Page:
The mobile phone can truly be a device for conducting ecommerce according to a number of companies that have applications ready to be adopted by consumers.
At a meeting today of the Global Mobile Commerce Forum (GMCF), a whole range of applications currently available for mobile ecommerce were demonstrated.
These included travel planning and ticket purchase currently being implemented across Scandinavia, credit card transaction processing via a mobile phone for restaurants and retailers in the US and instant share dealing and market information in Singapore.
"Mobile commerce puts a retail outlet in the consumer's hand anytime any where," explained Kevin Duffy, group telecoms director of Logica and chairman of the GCMF.
While mobile commerce is attractive to consumers because of the speed and convenience it provides, like the Internet it also offers significant savings to businesses if they can serve customers this way, Duffy explained.
The GMCF was founded in November 1997 and consists of around 90 companies in 19 countries all working to bring real consumer transaction applications to the mobile phone.
Gemplus has teamed up with Danish operator Mobilix to provide an information on demand service called 'A La Carte Inside'. The service is sold as a pack and consumers get a predefined set of services such as news, sport, travel, recipes and cinema timetables, which the consumer can customise.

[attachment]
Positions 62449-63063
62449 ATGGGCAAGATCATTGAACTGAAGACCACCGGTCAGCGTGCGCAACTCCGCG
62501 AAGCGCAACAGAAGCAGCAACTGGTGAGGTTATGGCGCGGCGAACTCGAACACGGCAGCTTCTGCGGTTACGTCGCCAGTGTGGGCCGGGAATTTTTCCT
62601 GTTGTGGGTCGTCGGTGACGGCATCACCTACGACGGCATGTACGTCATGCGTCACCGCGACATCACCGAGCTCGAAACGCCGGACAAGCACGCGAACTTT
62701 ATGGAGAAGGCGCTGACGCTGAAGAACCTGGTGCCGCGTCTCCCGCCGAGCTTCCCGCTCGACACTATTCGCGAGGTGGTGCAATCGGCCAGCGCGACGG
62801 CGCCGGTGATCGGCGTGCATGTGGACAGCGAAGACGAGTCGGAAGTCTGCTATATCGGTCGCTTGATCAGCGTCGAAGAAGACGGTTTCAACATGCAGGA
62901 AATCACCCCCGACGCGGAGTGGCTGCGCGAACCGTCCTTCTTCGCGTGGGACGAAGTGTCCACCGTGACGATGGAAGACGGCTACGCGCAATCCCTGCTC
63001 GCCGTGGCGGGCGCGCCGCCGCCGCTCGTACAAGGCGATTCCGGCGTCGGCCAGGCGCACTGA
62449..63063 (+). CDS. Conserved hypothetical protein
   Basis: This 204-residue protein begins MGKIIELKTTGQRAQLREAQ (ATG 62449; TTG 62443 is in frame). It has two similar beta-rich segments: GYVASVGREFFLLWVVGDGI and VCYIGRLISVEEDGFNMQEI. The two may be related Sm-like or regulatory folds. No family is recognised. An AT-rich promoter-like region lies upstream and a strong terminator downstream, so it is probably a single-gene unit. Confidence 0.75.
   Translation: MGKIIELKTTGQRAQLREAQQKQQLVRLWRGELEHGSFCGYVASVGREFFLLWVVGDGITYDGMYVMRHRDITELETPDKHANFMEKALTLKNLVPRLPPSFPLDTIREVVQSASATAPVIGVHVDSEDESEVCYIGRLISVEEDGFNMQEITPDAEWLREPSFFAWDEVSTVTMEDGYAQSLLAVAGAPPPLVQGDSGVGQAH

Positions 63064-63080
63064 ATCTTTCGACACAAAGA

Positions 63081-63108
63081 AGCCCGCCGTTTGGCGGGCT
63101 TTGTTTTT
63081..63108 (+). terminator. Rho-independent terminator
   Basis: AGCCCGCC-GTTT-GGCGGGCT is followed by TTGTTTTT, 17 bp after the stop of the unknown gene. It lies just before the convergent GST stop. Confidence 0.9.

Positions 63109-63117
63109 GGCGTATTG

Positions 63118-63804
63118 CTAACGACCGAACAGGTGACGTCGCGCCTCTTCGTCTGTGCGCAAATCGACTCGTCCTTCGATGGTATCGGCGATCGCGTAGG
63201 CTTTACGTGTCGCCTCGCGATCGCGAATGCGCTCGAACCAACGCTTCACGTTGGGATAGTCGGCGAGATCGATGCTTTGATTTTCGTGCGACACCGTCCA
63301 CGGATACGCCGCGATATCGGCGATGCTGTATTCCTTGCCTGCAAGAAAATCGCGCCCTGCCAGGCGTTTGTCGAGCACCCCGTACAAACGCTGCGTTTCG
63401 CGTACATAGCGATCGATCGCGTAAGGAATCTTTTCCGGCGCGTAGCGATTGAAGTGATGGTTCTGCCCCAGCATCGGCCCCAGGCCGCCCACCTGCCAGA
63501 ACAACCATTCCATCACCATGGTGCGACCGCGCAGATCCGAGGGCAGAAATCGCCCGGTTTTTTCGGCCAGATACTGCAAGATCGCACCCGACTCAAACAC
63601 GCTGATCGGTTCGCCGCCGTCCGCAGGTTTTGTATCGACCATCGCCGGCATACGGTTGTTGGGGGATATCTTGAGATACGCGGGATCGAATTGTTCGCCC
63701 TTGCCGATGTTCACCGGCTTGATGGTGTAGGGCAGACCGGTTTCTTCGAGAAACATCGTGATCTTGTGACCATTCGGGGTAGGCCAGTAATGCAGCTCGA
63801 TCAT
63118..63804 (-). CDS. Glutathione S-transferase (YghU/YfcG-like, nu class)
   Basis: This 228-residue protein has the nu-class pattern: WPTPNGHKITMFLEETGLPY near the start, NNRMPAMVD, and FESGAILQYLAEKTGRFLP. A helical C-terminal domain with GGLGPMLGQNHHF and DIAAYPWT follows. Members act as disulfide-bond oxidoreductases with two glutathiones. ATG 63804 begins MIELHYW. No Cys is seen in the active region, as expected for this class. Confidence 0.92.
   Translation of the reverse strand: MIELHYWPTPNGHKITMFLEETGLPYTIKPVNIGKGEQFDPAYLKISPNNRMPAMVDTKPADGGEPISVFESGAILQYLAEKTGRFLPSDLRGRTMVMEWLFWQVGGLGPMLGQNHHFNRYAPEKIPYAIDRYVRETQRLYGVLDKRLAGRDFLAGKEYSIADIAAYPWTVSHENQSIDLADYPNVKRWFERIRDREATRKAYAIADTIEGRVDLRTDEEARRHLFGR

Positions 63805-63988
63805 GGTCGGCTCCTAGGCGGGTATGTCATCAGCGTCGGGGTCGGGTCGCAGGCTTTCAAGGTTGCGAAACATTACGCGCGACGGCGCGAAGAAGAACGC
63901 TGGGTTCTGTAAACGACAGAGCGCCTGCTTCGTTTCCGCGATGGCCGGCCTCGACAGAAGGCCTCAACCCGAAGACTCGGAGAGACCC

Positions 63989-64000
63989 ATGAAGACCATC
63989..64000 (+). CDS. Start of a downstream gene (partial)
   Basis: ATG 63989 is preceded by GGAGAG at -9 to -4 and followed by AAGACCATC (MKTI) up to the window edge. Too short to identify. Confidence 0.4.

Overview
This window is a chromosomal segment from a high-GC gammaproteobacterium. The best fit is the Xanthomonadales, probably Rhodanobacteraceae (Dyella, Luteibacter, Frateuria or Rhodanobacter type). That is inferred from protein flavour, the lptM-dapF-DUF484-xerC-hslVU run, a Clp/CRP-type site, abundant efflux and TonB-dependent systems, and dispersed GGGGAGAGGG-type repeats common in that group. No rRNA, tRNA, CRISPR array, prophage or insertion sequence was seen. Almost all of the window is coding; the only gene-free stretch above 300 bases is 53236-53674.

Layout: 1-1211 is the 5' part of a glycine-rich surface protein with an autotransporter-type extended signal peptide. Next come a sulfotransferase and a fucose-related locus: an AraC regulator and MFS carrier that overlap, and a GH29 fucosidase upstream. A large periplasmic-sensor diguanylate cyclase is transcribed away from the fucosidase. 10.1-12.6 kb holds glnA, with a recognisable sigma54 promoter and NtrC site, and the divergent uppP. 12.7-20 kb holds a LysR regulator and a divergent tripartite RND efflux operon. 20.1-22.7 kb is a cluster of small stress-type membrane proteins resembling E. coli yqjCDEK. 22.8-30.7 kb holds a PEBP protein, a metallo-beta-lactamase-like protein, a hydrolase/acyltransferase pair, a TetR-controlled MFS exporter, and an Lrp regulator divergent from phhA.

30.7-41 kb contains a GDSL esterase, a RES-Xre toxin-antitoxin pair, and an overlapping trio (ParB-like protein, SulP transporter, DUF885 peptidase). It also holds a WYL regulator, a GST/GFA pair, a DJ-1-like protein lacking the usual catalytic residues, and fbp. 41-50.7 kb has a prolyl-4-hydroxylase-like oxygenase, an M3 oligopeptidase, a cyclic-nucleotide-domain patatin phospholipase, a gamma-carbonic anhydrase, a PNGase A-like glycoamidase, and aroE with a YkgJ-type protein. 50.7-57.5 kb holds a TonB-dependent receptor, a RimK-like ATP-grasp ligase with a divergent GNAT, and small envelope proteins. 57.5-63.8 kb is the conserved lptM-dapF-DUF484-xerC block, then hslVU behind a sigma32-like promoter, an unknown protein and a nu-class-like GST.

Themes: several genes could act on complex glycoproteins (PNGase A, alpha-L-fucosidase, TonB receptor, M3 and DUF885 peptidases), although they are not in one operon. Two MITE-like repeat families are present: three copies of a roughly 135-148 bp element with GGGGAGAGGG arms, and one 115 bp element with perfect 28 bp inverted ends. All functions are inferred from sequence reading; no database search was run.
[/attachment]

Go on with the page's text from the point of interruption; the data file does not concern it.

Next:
Various mobile banking applications are already available in Germany and the Czech Republic which use a Sim card in the phone send instructions securely over mobile networks using the short messaging service (SMS).
Money transfers, balance checks and information on share prices can all be done via the simple menu on the phone's display.
Other companies with mobile commerce applications include, among others, Ericsson, Smart and SAS who provide wireless travel planning, BT Cellnet, Barclaycard and Logica who enable consumers to download electronic cash over the GSM network to a Visa cash card that slots into the mobile phone.
In February the GMCF embarked on research to determine consumer demand for such wireless services and found that the public sees mobile commerce as a natural extension of the lifestyle they currently enjoy with mobile phones and the Web.
The research found that within two years consumers expect to be using their mobile phones to access their bank accounts, receive news and information services, book travel arrangements, purchase theatre tickets, just like many currently over the Internet or landlines.
Source: VNU Newswire
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